• Tokens in a CPN carry a data value and have a timestamp. The data value,
often referred to as “color”, describes the properties of the object
modeled by the token.
• The timestamp indicates the earliest time at which the token may be
consumed. Transitions can assign a delay to produced tokens. This way
waiting and service times can be modeled. This way large models can be
structured. CPN Tools is a toolset providing support for the modeling and
analysis of CPNs
AWF-net is a Petri net with a dedicated source place where the process starts and a
dedicated sink place where the process ends. Moreover, all nodes are on a path
from source to sink.
Why are WF-nets particularly relevant for
business process modeling?
• the process models used in the context of BPM
describe the life-cycle of cases of a given kind. The
process model is instantiated once for each case. Each
of these process instances has a well-defined start
(“case creation”) and end (“case completion”).
• activities are conducted according to a predefined
procedure. One model may be instantiated many
times. For example, the process of handling insurance
claims may be executed for thousands or even
millions of claims. These instances can be seen as
copies of the same WF-net, i.e., tokens of different
cases are not mixed.
WF-nets are also a natural representation
for process mining
• There is an obvious relation between the firing
sequences of a WF-net and the traces found in
event logs. Note that one can only learn models
based on examples.
• Similarly, process discovery uses sequences of
activities in which each sequence refers to a
particular process instance. These can be seen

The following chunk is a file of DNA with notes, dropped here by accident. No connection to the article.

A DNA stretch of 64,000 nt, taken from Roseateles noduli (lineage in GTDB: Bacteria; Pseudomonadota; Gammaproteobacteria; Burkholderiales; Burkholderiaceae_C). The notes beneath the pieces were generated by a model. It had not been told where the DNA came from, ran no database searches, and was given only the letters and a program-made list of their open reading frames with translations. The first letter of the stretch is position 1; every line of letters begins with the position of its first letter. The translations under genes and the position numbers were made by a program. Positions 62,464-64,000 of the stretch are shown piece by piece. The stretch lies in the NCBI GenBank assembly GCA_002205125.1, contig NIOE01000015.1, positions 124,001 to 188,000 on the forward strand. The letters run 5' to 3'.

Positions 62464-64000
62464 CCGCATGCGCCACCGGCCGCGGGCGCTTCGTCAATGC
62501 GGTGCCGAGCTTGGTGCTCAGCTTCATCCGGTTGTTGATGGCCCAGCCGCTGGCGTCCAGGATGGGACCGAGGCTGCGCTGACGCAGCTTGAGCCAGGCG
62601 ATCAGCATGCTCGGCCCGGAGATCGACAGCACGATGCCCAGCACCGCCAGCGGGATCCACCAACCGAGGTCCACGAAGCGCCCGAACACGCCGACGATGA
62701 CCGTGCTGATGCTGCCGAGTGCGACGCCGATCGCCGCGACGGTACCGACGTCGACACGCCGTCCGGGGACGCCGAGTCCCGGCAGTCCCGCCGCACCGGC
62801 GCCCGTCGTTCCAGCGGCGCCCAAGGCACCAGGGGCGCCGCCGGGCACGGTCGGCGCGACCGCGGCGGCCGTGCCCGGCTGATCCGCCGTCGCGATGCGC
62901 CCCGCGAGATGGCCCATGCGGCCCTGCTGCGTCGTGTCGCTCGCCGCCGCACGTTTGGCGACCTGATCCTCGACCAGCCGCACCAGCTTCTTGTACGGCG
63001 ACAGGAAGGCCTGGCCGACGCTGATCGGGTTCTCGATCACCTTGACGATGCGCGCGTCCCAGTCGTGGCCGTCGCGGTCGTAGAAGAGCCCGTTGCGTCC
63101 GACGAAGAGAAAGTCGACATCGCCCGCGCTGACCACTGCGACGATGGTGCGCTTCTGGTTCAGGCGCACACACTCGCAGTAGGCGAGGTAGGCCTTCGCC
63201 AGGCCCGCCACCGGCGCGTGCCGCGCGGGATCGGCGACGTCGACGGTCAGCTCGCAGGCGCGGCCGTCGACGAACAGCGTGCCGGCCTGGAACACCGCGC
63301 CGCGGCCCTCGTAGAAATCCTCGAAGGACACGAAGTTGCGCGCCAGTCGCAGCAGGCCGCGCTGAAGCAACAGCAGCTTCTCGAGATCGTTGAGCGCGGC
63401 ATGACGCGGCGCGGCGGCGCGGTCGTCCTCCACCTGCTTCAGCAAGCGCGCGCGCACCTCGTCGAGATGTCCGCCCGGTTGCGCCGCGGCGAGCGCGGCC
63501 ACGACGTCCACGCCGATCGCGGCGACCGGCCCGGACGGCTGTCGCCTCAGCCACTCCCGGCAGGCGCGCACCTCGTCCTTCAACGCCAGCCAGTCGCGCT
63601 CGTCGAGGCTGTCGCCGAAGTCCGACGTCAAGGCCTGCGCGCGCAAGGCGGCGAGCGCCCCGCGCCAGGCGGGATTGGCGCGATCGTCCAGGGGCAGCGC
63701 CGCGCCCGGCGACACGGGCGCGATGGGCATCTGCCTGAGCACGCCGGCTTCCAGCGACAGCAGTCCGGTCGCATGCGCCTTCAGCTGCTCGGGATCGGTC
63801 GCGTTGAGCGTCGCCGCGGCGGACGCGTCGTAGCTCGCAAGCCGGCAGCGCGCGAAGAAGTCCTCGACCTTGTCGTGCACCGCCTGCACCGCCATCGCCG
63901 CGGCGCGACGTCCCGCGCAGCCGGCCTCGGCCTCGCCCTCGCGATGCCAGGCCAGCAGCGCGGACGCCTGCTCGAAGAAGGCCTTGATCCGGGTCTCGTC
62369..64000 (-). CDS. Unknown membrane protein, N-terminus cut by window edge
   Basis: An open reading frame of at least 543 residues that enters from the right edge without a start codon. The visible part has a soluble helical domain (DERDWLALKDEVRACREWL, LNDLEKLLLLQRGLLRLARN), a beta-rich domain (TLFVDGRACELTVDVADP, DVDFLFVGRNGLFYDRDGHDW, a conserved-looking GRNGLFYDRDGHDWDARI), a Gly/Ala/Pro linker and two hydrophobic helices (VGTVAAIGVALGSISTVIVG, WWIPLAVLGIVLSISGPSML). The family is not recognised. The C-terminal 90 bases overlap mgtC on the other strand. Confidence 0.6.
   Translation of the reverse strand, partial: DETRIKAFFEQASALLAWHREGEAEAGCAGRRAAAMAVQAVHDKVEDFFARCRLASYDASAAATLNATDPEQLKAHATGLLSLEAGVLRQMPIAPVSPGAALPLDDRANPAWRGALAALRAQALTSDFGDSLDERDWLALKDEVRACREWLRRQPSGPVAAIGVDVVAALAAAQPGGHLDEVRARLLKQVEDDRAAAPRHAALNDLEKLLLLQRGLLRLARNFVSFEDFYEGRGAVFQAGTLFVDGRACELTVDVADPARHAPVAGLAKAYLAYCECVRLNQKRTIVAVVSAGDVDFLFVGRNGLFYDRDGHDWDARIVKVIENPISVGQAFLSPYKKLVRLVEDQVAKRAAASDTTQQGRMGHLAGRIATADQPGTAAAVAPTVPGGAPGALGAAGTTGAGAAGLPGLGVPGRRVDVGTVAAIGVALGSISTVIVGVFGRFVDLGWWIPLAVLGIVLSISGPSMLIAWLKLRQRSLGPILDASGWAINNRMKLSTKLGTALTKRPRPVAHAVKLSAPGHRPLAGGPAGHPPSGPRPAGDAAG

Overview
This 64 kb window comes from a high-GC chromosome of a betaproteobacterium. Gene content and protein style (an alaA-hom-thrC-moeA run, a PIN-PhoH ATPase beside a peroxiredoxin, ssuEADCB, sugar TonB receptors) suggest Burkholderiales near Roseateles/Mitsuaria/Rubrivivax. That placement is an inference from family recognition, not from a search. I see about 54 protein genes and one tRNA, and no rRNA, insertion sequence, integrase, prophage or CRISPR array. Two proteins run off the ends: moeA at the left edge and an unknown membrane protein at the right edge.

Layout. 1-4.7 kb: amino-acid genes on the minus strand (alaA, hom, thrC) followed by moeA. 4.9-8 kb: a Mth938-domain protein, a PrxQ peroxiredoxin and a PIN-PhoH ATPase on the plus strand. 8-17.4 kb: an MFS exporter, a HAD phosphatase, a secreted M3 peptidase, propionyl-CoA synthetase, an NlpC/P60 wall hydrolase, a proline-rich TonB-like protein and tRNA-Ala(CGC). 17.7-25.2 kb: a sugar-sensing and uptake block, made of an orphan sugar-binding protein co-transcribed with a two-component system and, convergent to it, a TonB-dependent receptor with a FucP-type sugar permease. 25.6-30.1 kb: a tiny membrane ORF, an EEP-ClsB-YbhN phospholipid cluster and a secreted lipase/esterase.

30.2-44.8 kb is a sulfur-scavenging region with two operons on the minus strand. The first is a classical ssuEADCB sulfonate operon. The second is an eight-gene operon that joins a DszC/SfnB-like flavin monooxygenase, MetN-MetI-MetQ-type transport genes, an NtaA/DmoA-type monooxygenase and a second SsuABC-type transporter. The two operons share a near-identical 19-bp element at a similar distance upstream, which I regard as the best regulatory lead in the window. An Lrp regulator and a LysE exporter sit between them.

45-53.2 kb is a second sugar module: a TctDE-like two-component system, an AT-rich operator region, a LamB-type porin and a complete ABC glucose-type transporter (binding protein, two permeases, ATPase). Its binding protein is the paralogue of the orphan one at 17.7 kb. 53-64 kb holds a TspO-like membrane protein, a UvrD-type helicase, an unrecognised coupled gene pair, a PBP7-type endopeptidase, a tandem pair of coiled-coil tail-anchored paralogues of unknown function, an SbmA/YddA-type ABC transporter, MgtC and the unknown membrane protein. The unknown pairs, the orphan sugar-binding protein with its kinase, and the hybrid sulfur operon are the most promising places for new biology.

as firing sequences of an unknown WF-net.
Therefore, we will often focus on WF-nets.
• YAWL is both a workflow modeling language and an open-source
workflow system.
• The acronym YAWL stands for “Yet Another Workflow Language”.
The development of the YAWL language was heavily influenced by
the Workflow Patterns Initiative.
• Based on a systematic analysis of the constructs used by existing
process modeling notations and workflow languages, a large
collection of patterns was identified.
• The aim of YAWL is to offer direct support for many patterns while
keeping the language simple.
• the YAWL language and the YAWL system have increasingly
become synonymous and have garnered widespread interest from
both practitioners and the academic community alike. YAWL is
currently one of the most widely used open-source workflow
Explicit choices in YAWL (i.e., XOR/OR-splits) are driven by
data conditions. In the Petri net in Fig. 2.2, all choices
were nondeterministic.
Fig. 2.6 Process model using the YAWL notation
Fig. 2.5 YAWL notation
Tasks in a YAWL model can
be atomic or composite.
Atomic and composite
tasks can be instantiated
multiple times in parallel.
Fig. 2.8 BPMN notation
Recently, the Business Process Modeling Notation (BPMN)
has become one of the most widely used languages to
model business processes.
BPMN is supported by many tool vendors and has been
standardized by the OMG.
Fig. 2.7 Process model using the BPMN notation
• Like in YAWL activities can be nested. Most of the
constructs can be easily understood after the
introduction to YAWL. A notable difference is that the
routing logic is not associated with tasks but with
separate gateways.
• The semantics of places in Petri nets and events in
BPMN are quite different. There is no need to insert
events in-between activities and events cannot have
multiple input or output arcs.
• Unlike in YAWL or a Petri net, one cannot have events
with multiple incoming or outgoing arcs; splitting and
joining needs to be done using gateways.
Fig. 2.9 EPC notation
Event-driven Process Chains (EPCs) provide a classical
notation to model business processes.
EPCs cover a limited subset of BPMN and YAWL while
using a dedicated graphical notation.
Functions correspond to activities. A function has precisely
one input arc and one output arc.
Events and functions need to alternate along any path.
Fig. 2.10 Process model using the EPC notation
Event-Driven Process Chains (EPCs)
• The EPC notation was one of the first notations allowing
for OR splits and joins. However, the people who